They didn’t have the high profiles or long tenure of some other members of Congress, but Arizona lawmakers in the last Congress ranked relatively high on a recent scorecard of congressional effectiveness.
The Center for Effective Lawmaking study, by researchers at the University of Virginia and Vanderbilt University, ranked members on the amount of substantive legislation they introduced and how far it moved toward passage in the 116th Congress.
A compilation of those scores showed Arizona had the 10th-most effective House delegation and 14th-most effective senators. The report’s authors said an unusual number of freshmen and minority party members scored well, showing that “even in these politically challenging times, bipartisanship is still working and … viable.”
“Compared to previous congresses, we have a notably larger number of freshman legislators who are essentially punching above their weight class, they score above expectation,” said Alan Wiseman, a Vanderbilt professor and co-author of the study.
But in Arizona, seniority did appear to come into play: The highest-ranking House member was Rep. Raul Grijalva, D-Tucson, who is both the longest-tenured member of the delegation and who is now in his second term as chairman of the House Natural Resources Committee. He finished 14th among House Democrats and 16th overall in the chamber.
He was one of three Arizona Democrats to finish in the top 10% of House members, along with Reps. Tom O’Halleran of Sedona, who ranked 31st, and Ruben Gallego of Phoenix, who came in at 33rd.
Republicans, as a group, had a lower combined score than Democrats and Arizona was no different. Rep. Debbie Lesko, R-Peoria, was the state’s highest-ranking Republican, in 147th place overall and 26th among GOP members.
Still, Lesko, who just started her second full term in Congress, said she was surprised to be ranked so high, especially given the pace of Washington compared with her experience as a state legislator.
“I feel that the state legislators get a lot more done than we do in the U.S. Congress,” Lesko said. “My bills weren’t that momentous, not like the pension reform that I did in the state Legislature.”
On the other end of the spectrum, Rep. Ann Kirkpatrick, D-Tucson, finished 413th overall and 235th among the total Democrats.
Arielle Devorah, a spokeswoman for Kirkpatrick, said the congresswoman’s work is not well-represented by the report because it focuses on individual bill sponsorships and misses out on the more collaborative work done on Capitol Hill, such as the work by the Appropriations Committee on which Kirkpatrick sits.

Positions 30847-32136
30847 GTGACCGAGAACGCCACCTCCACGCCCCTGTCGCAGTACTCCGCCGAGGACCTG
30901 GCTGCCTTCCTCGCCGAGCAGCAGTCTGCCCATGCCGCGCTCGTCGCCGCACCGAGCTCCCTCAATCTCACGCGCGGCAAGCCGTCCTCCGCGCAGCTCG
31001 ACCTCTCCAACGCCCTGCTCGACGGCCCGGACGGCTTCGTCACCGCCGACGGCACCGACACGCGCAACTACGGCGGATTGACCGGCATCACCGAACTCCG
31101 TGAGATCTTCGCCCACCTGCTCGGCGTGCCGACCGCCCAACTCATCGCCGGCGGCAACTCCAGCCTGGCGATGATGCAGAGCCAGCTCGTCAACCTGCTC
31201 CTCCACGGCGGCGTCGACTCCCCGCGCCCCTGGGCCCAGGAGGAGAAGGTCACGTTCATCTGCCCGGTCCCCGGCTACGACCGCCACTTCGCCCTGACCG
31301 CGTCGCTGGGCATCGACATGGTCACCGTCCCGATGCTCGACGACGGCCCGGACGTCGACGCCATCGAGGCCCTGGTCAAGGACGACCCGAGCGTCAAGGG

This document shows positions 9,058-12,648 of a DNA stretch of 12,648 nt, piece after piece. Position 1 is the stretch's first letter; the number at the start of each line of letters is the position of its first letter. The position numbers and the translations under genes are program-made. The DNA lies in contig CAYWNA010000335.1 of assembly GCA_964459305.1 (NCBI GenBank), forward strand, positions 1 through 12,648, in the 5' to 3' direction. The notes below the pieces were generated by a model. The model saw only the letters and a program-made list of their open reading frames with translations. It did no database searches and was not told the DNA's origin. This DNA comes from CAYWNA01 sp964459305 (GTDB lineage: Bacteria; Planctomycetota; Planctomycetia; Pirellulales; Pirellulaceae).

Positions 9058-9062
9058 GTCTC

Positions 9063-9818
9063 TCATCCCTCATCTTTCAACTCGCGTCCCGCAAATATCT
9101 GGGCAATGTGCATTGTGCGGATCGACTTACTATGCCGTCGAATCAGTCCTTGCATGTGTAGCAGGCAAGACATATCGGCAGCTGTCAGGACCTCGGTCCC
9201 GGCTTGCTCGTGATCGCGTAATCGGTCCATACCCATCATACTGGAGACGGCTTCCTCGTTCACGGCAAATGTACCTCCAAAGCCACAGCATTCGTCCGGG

“Appropriators work eight months out of the year on arguably the biggest thing to come out of Congress, the massive spending bill, the oil that makes the car run,” Devorah said. “Congressmen and women don’t get credit for the appropriations bill … because it’s like a group project.”
Devorah pointed out that Kirkpatrick was in good company at the bottom of the list, finishing six spots ahead of House Speaker Nancy Pelosi, D-Calif.
Wiseman noted that House speakers historically rank low in terms of legislative effectiveness, as they do not introduce much legislation of their own. Pelosi is unique in that she has brought anything to the floor, albeit just one bill.
In the Senate, the report ranked Arizona’s two senators, both freshmen last year, relatively high. Republican Sen. Martha McSally was in 20th place, and 13th among GOP senators, while Democratic Sen. Kyrsten Sinema finished 28th overall and 11th among Democrats.
Wiseman said that in the study, he was surprised that Democrats, the minority in the Senate, were overall more productive than the Republicans, who held nine more seats.
“This is part of a broader trend that we see in the data, where the number of bills that have been sponsored by Democratic senators that pass the Republican-controlled Senate has been steadily rising over the past three congresses,” Wiseman said. “But the 116th Congress … just really blew the doors off previous precedents.”
Wiseman said that for the first time the report’s history, a member of the minority party was the most effective senator: Sen. Gary Peters, D-Mich.
Largely on the strength of Peters’ performance, Michigan was able to edge out Alaska for the most effective Senate delegation in the last Congress, while Vermont finished last. The report said Rhode Island had the most effective House delegation – also topping No. 2 Alaska – and North Dakota was in last place.
Wiseman said Peters’ strong ranking is part of an overall trend that shows congressional lawmakers still work, for the most part, on a bipartisan basis, despite the rhetoric and narratives told by either side.
“On its face that suggests that even in these politically challenging times, bipartisanship is still working and it is still viable,” Wiseman said.